How to Ground Yourself During the Holiday Season

How to Ground Yourself During the Holiday Season

In this shoulder season of rest, we’re right on the precipice of the decidedly *less* restful stretch of holidays. Staying centered usually comes down to three things for me: accessing the headspace and tools needed to remain grounded, a little advanced planning, investing in my creative process, and a commitment to movement and exercise.  


I'm a creative person with a business, a family, and a strong desire to give back to my community; remaining grounded is so essential for me in the midst of a busy life. As someone who already functions on an anxious level—with ADHD tendencies, as well—the holidays create a hefty demand on my time and emotional energy. Both sides of our families live nearby, too—we’re managing expectations from them, as well as the many plans my very social husband makes and agrees to. Even though I lean slightly introverted, I still find myself struggling with FOMO—this applies to time with friends and time with myself. My therapist and I work on grounding regularly together, and it’s helpful that she often ends a session asking me where my feet are planted right now, or where I’m feeling grounded.


I'm not a planner by nature, but I’m learning to be; planning allows me to get more out of life. What I want out of November and the holidays is the time to enjoy the changing weather. To offer attention to small pleasures like my daily coffee and tea. To bake, decorate—actually touch and feel and smell evergreen until my hands are sappy and sticky. I want to make crafts with my daughters, and enjoy time with friends. I want to rest and reflect and tend to my spirituality. Aren't these the things most people really want from these months? But so often, getting the food made for the holiday party or potluck, or our extended shop holiday hours, or illness, or packing up the car with the correct gifts—and of course, family bickering—take away from that experience. We’ve been sitting down as a family more lately to draft up a "family gap plan" (a concept by Brene Brown) and look at our upcoming calendars so we’re able to carefully consider what each person in our family needs to be healthy and happy, and pencil in a plan that can help us make space for each other and ourselves. I'm learning to ask for what I need alongside them. Being realistic about our schedule, and adjusting as needed, is a priority. For example, one obvious reduction I found this week is to go to the grocery store less—only once a week. My husband and I keep a shared grocery list on our phones, but we weren't really thinking through all our meals and activities we needed to bring food to, and as a result, had to go 2-4 times last week. Planning more thoroughly reduces those trips and gives us more time for things that feel more meaningful to us.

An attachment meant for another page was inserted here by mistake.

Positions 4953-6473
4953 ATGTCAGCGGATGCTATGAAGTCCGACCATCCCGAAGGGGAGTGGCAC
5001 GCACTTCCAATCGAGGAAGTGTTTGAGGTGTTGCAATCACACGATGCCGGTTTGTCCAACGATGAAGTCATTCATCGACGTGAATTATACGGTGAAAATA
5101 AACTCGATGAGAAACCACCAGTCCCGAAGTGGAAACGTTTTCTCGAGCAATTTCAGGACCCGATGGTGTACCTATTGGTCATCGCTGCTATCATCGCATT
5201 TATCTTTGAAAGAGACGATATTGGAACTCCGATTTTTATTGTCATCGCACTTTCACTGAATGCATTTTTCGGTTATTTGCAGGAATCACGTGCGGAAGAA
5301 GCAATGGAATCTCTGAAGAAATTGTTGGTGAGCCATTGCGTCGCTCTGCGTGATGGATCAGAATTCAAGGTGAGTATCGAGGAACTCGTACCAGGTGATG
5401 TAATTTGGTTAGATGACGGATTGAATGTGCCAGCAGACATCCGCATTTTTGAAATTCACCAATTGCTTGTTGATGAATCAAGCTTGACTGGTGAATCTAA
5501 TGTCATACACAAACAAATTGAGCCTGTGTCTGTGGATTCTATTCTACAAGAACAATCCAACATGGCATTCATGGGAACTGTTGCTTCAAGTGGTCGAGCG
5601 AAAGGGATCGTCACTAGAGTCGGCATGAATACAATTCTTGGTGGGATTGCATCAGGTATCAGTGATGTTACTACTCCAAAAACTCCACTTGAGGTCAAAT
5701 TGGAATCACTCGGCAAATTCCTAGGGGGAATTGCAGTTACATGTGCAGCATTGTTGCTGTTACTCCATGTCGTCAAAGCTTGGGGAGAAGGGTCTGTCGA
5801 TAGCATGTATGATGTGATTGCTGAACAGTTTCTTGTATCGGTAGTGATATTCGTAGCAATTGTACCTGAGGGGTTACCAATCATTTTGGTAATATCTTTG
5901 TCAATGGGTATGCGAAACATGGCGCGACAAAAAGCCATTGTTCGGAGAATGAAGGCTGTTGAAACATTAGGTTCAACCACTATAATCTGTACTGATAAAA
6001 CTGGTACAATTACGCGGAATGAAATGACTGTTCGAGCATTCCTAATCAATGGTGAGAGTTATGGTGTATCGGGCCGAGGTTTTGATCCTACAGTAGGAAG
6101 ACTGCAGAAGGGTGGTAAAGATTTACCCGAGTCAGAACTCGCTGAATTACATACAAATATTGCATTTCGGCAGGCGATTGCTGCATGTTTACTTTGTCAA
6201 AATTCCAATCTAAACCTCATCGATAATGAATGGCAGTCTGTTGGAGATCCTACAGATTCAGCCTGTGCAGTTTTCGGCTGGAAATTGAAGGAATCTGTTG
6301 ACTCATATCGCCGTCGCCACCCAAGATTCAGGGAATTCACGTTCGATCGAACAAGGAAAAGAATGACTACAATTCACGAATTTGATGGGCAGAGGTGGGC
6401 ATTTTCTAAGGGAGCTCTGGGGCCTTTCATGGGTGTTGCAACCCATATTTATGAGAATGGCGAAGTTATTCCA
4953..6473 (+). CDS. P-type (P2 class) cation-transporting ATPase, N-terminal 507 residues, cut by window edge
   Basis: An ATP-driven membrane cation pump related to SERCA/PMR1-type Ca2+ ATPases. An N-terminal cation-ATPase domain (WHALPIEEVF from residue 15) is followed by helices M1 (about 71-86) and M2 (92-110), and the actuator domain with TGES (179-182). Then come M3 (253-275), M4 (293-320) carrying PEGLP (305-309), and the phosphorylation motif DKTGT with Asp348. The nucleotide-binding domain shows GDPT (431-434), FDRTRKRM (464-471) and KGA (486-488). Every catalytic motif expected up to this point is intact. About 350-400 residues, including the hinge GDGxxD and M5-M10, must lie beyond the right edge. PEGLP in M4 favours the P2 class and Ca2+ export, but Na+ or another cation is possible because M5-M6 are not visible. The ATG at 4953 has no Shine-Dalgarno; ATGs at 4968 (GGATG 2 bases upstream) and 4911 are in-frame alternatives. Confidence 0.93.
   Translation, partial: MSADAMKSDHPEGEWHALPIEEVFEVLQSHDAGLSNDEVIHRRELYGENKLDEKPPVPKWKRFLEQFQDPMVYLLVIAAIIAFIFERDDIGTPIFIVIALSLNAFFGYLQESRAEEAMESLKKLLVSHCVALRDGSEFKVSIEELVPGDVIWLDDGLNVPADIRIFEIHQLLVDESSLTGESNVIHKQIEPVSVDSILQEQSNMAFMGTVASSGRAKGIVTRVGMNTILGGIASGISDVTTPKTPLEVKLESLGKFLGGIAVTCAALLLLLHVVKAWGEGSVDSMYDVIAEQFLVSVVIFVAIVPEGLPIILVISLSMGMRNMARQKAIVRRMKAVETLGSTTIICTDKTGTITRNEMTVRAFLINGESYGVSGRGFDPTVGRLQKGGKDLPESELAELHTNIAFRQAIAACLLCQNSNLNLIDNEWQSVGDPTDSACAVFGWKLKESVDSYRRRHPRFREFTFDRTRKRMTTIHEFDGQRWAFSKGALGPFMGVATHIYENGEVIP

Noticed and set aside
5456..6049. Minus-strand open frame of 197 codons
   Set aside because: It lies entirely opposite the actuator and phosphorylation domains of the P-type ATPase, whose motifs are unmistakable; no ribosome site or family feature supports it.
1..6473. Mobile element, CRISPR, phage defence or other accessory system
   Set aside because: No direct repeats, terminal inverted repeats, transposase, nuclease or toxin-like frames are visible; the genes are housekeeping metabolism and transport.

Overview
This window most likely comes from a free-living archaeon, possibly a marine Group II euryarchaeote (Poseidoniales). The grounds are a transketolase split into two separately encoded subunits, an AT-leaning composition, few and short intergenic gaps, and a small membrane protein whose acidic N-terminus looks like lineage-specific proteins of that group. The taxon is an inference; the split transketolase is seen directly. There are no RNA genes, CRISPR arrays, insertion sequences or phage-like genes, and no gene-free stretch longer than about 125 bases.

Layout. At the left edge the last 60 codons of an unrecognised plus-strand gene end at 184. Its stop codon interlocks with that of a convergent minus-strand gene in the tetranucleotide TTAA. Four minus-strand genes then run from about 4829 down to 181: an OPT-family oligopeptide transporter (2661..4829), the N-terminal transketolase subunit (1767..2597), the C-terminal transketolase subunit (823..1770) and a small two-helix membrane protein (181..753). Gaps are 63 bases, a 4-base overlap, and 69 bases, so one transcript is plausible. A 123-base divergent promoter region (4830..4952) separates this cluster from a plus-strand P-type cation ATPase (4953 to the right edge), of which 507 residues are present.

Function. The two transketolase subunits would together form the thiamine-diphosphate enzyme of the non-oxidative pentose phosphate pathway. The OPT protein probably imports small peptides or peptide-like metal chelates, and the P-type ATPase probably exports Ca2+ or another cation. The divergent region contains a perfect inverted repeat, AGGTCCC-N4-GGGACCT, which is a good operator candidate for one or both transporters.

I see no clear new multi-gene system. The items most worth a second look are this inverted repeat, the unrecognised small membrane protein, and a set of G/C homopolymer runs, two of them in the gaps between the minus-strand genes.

The Artist's Way

This year, I began a 12-week course called The Artist's Way by Julia Cameron. It's already been life changing. The two main practices are journaling by hand every morning, and a once-a-week artist date. The "morning pages," as she calls them, are three whole pages worth of thoughts, feelings, frustrations, things that happened, and sometimes just the shopping list. Whatever it is, no editing. I've found it to be clarifying, detoxing, hopeful, calming. The second practice—the artist date—is taken alone, once a week. In just a few weeks, my creativity exploded. I've almost completed a sewing project for a clothing item for myself, started on a "freakebana" arrangement for a design competition with the Beet and Yarrow staff, and gone to a "collage club" at the RedLine Contemporary Art Center


Tending to an exercise routine is another activity that helps me so much. It's nothing heroic or even that ambitious; it’s just necessary. Doing barre, pilates, or yoga gives me mental stability and endorphins that support the rest of my week. When my brain tells me something is feeling hard, I recenter and focus on how incredible my muscles feel, and it really works! Listening to audiobooks while exercising has made the time pass more quickly and feel more enjoyable. 

There’s beauty in learning that when I commit to these fundamental acts, it has an overall grounding effect on my whole life. I have so much more breathing room to fold in other fun and creative things that I want to do, the things that make me feel more in touch with myself, the seasons, and my family.

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